The Challenge of Measuring Quality in Behavioral Health

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Despite recommendations and the passage of legislation, there is little evidence that the quality of behavioral health has improved significantly over the last 10 years in the United States.

Ten years ago the Institute of Medicine (IOM) issued a report that made bold recommendations to improve the quality of behavioral health care in the United States, but few of them have been implemented.

According to a recently published overview in the June 2016 issue of Health Affairs, even with the enactment of the Affordable Care Act (ACA), the passage of legislation in 2008 requiring parity of insurance coverage for behavioral and physical health, and greater recognition of the effect behavioral health disorders have on the population’s health, there is little evidence that the quality of behavioral health has improved significantly over the last 10 years. This is the case even though reforms have brought expanded resources and requirements for assessing quality, and provided an increased number of state and nongovernmental organizations charged with focusing on developing and implementing quality measures for behavioral health.


Harold Alan Pincus, MD, of the Department of Psychiatry, College of Physicians and Surgeons at Columbia University in New York City, and colleagues provided an overview of the current state of quality measurement in behavioral health, and make recommendations as to how to develop a set of measures for behavioral health quality that are as robust as those for general medical conditions.

For example, the authors wrote, the average performance on 4 behavioral health measures among commercial plans reported in 2014 was 48% compared with an average of 72% for 6 cardiovascular and diabetes measures. These findings meant that, on average, people with mental health or substance use needs get recommended care half the time, while recommended care occurs about two-thirds of the time for people with diabetes or hypertension. The patterns were the same in Medicare and Medicaid, research suggested.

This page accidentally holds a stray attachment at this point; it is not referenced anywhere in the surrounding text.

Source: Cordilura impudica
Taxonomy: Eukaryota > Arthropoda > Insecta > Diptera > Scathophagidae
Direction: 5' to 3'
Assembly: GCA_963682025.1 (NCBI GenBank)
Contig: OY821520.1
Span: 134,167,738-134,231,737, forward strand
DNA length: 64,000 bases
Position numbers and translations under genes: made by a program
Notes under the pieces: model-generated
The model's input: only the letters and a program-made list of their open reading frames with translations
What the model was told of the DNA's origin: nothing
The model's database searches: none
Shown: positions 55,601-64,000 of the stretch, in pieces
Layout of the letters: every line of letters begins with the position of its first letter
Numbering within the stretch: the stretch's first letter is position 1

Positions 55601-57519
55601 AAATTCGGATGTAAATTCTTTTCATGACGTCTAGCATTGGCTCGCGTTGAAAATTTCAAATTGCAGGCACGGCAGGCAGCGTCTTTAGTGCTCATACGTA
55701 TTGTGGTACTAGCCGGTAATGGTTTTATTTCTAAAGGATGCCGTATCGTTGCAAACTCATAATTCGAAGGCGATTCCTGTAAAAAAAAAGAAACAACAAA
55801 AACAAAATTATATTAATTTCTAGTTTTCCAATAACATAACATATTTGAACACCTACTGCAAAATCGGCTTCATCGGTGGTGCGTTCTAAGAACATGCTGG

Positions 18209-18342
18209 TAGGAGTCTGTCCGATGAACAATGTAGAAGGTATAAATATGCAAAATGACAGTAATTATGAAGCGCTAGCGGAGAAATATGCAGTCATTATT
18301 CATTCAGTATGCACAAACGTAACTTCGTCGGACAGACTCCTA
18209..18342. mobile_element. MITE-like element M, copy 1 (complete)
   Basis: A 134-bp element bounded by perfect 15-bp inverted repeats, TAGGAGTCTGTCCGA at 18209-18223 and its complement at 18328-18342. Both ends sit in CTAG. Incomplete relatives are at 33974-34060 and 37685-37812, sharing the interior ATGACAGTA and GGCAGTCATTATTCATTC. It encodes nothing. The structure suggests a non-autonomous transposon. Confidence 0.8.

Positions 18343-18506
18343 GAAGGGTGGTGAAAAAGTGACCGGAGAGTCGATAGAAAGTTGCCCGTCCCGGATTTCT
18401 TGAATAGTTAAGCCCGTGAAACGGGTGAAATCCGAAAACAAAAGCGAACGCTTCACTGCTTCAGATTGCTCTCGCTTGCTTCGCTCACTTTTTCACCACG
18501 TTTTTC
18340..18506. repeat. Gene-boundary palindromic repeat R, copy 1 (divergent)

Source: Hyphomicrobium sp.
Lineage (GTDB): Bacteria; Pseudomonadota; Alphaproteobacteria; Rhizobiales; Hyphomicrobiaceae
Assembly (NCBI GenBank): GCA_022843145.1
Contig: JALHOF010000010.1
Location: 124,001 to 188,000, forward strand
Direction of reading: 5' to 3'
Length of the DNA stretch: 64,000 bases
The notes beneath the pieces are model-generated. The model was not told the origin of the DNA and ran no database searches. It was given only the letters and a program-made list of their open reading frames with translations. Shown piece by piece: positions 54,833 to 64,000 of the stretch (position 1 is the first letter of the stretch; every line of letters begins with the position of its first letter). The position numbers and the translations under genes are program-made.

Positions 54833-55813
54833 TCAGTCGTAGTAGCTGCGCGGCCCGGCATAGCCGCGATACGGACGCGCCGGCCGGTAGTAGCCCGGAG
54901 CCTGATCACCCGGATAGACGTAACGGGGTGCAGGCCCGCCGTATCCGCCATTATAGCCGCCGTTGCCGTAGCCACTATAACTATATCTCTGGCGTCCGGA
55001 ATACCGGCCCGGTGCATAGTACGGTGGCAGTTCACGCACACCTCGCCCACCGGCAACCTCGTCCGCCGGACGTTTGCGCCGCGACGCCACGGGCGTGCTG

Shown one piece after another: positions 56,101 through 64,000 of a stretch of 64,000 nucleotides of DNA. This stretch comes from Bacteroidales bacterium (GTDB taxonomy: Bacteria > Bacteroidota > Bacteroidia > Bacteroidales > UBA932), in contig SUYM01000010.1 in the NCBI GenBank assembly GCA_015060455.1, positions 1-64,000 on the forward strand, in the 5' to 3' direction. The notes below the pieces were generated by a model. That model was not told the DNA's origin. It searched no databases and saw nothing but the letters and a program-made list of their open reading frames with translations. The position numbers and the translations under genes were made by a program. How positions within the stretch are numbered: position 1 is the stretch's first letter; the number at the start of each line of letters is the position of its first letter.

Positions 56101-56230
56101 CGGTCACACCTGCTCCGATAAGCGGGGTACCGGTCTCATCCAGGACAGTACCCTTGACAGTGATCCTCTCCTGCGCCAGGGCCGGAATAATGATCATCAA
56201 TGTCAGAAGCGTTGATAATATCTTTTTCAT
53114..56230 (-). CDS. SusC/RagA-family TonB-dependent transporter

The authors highlight the following 5 key priorities that need to be addressed:

  1. Expansion of outcomes measurement: an increasing emphasis on engaging patients and families in evaluating health care and prioritizing the development of quality measures incorporating patient-reported outcomes.
  2. Structural approaches that focus on enhancing the capacity of organizations and providers to provide effective care likely to achieve favorable outcomes, including accreditation or recognition programs such as patient-centered medical homes.
  3. Integrate care by taking steps to avoid the current fragmentation of care that leads to a costly, “siloed” system that ignores interfaces between mental and physical disorders and conditions.
  4. Implement psychosocial interventions: interpersonal or informational activities, techniques, or strategies that target biological, behavioral, cognitive, emotional, interpersonal, social, or environmental factors with the aim of reducing symptoms and improving functioning or well-being.
  5. Make treatment of substance use disorders a priority, using reliable and validated ways to assess care for substance use conditions including drug and alcohol use disorders. Few people with these disorders receive even minimally adequate treatment, the authors wrote, and this lack of treatment and the recent rapid rise of opioid abuse suggest that developing new measures for substance use disorders should be a high priority. Although the ACA is expanding coverage and access to care for substance use problems, there are large gaps in the availability of measures demonstrating successful treatment approaches.

The authors concluded that in order to move from measurement to improvement of behavioral healthcare, there must be national leadership and coordination in terms of what entities are responsible for supporting and funding the science of developing quality measurement and improvement strategies.

Stronger collaboration between funding agencies is needed. Data sources must be linked, including better adoption of electronic health records, which has lagged in behavioral health settings. Finally, a well-prepared workforce must be trained and held accountable for improving quality and outcomes for individuals with behavioral health conditions.